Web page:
So all templates with .cfm and .cfc extensions are still handled the old
way, but files with the extension .lucee are handled in a modern way.

This has, as others have mentioned, a lot of potential.

Is this a “what if…?” or is it actually in the pipeline?

That works, didn’t get what you meant by that before, with the two separate
Lucee servlets.

Dave

I completely agree. It seems there are two constituents to Railo users.
We’re in the same camp as you, we stuck with CF because of how simple and
quick it is to code in it using tags, and the idea that Railo offered
suddenly some hope that CFM might get out of Adobe’s death grip.

Of course we are always looking at new technologies and Lucee could be a
very exciting project we’d love to contribute to in some way, more likely
by participating financially if we believe it makes sense for us long term,
as we don’t have the manpower and expertise to contribute on the coding
side. But if tags and CFM baggage will end up removed then it’s a whole
other proposition.

I am not discounting the active developers opinions here, it’s great to see
all the excitement and discussions, just giving one opinion from our
perspective.

Thanks.
Stephan

it is not my intention to call it “.lucee”

What is wrong with .lucee ? It looks like the most simple, elegant and
catchy option to me.

Mark, unless I’m misunderstanding shouldn’t the second “servlet-name” in
the “servlet-mapping” section be “LuceeServlet” and not “CFMLServlet”?

I actually like what Rails has done with templates vs plain ruby code. ERB
is a Ruby templating library. You end up with something like
‘controllers/user.rb’ with straight Ruby code and
‘views/user/index.html.erb’

<ul> <% @users.each do |user| %>
   <li><%= user.name %> - <%= user.email %></li>
<% end %> </ul>

The ERB tags in the html are rendered/compiled and then the rest of the
html is served. If I recall correctly, you can even chain the file
extensions to play with other processors and libraries. I don’t think it’d
hurt to have two extensions to be honest, one for components, and one for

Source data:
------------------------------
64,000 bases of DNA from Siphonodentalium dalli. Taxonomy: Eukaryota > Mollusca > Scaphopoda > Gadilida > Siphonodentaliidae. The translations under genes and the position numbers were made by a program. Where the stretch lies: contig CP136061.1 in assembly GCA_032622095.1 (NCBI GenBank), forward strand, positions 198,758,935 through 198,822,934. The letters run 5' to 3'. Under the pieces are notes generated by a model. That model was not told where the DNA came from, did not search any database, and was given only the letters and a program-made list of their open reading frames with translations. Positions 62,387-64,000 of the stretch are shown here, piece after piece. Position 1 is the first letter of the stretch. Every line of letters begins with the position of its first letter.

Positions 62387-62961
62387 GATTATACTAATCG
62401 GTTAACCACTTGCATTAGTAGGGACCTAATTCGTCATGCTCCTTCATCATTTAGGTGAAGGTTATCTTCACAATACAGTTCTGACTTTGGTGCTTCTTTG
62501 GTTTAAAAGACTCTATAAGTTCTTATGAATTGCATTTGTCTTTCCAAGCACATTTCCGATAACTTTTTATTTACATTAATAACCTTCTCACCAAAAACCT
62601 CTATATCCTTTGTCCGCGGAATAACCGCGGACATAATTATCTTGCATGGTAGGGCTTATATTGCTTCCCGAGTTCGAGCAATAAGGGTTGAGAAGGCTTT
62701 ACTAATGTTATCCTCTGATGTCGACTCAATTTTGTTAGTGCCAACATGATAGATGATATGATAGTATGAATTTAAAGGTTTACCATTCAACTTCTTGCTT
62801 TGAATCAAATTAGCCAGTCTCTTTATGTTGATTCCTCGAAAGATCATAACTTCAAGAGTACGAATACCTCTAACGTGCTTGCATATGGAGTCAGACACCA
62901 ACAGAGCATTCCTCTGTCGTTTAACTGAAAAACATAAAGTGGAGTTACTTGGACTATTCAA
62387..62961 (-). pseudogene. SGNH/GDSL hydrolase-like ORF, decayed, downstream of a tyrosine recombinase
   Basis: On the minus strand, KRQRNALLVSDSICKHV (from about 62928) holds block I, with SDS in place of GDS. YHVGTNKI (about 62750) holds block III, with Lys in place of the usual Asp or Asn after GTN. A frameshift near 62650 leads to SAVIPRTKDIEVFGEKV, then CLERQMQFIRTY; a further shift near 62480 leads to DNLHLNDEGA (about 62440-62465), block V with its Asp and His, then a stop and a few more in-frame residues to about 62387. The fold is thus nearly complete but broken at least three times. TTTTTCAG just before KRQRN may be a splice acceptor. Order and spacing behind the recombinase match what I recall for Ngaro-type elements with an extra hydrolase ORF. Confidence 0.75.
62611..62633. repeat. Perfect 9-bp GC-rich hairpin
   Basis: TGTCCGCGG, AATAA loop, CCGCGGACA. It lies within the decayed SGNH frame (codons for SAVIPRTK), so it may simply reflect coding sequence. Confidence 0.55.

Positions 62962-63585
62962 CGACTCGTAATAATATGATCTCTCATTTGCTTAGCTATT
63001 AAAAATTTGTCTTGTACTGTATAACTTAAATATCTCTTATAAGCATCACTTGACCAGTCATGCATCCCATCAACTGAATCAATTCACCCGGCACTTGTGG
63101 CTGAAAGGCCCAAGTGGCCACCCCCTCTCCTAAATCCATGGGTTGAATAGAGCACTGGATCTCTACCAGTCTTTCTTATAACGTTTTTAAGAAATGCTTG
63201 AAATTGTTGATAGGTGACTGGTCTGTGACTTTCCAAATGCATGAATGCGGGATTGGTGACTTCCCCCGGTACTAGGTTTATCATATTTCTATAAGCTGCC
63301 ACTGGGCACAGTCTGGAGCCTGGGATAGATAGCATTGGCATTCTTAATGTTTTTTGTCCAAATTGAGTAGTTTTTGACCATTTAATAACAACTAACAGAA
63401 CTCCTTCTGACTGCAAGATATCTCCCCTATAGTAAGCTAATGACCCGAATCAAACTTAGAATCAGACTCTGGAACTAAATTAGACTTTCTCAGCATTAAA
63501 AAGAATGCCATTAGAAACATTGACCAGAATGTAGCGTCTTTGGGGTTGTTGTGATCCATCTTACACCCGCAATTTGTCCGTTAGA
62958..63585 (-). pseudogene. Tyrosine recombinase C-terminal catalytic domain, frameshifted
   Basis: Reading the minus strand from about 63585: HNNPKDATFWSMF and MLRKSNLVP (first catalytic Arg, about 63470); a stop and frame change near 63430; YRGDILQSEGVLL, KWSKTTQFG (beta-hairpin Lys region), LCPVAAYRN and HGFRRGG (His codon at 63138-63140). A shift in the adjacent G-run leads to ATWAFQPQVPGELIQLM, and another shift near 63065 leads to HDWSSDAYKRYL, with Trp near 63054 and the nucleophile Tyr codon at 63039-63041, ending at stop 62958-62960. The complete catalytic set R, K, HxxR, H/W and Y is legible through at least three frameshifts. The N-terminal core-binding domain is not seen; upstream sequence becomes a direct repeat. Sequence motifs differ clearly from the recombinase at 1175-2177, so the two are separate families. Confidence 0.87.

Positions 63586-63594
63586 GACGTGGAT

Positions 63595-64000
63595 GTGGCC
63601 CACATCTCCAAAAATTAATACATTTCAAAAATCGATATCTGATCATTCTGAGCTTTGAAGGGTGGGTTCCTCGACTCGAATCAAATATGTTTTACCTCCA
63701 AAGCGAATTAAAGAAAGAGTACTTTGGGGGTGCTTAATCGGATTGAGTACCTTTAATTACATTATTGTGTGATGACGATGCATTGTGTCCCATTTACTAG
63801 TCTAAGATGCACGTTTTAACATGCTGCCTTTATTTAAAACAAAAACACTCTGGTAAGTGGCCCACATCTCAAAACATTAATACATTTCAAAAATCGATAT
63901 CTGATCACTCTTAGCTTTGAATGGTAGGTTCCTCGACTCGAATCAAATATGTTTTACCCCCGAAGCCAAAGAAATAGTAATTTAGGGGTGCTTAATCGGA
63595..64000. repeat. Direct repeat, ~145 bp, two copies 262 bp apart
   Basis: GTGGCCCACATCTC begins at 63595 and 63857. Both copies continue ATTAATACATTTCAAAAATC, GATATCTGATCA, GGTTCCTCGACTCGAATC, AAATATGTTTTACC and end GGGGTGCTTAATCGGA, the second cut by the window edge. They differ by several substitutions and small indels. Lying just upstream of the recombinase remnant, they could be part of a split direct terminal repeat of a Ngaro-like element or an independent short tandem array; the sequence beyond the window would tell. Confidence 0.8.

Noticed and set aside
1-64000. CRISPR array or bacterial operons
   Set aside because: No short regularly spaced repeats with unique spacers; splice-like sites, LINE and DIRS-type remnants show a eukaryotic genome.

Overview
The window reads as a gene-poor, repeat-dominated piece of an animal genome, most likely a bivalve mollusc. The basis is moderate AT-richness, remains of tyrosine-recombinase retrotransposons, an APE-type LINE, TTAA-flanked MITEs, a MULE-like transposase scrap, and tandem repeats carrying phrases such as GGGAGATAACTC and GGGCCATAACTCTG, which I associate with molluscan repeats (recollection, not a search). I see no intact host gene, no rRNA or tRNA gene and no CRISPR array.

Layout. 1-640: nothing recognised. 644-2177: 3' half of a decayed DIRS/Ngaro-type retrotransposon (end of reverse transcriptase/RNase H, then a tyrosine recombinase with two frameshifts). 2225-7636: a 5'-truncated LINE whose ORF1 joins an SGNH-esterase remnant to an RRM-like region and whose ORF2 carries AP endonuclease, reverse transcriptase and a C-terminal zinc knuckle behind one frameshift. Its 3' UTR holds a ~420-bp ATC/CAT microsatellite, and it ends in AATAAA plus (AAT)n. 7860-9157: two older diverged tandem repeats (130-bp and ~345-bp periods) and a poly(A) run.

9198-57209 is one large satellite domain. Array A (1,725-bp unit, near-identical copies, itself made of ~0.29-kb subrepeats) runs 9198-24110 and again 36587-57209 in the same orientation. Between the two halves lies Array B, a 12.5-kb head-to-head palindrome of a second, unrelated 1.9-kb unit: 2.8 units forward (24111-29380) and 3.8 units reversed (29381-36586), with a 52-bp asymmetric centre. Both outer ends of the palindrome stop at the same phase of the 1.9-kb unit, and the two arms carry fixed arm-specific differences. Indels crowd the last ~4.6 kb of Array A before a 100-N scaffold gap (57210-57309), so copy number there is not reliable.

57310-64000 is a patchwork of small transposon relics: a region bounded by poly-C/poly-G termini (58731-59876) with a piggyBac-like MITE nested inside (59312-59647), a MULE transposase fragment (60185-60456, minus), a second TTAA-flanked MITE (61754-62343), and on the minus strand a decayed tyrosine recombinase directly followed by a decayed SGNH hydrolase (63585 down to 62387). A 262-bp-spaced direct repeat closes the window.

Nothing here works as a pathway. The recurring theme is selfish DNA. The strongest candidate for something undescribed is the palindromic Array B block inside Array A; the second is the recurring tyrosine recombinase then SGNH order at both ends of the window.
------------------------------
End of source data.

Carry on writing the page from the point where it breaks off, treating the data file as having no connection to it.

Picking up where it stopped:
templates (the only real place CF tags belong)

Those that haven’t fall into a
couple of categories, in my opinion:

  • Too corporate / too entrenched to consider migration to FOSS at all.
  • Too heavily reliant on ACF-specific features that they can’t move to
    Railo/Lucee (without a HUGE amount of effort).

I was just looking at switching to Railo and did some initial tests with
one of my sites. Then I saw the move to Lucee. I’d like to add my 2 cents
on the migration item.

Just some background, I’ve been using CF since version 1.5, love it, and
have stayed with it since. ACF is what I’m using now and I’ve played with
OBD and Railo both.

I’m a small company, have a couple sites that basically provide
reports/data to end users. Some paid, some free. Surviving on the paid part.

So, the migration issue for me has been the setup and configuration
process. I know windows, have used it for years, it works for me. I use ACF
because the setup is simple. I install it and it works.

I’ve tried Railo several times and until recently I was able to
successfully getting it working with out much effort on a windows server
with the latest installer for Railo 4.2.

I have no problem spending the time to figure it out, but, if that effort
takes more time in cost than to purchase a new copy of ACF, then it doesn’t
make sense to switch. I can just buy a new copy of acf, install, configure
in mins and be on my way.

I’d love for this project to succeed. If the install and configure part
could be easier for windows server folks, including multiple sites, then I
think you’d get more people moving over, including myself.

But if tags and CFM baggage will end up removed then it’s a whole other proposition.

What’s being suggested is that CFC/CFM support continue to be in “Lucee” (the ecosystem) but maybe as an extension (that is fully supported and is easy to install). No one is actually proposing that handling of CFC/CFM files changes.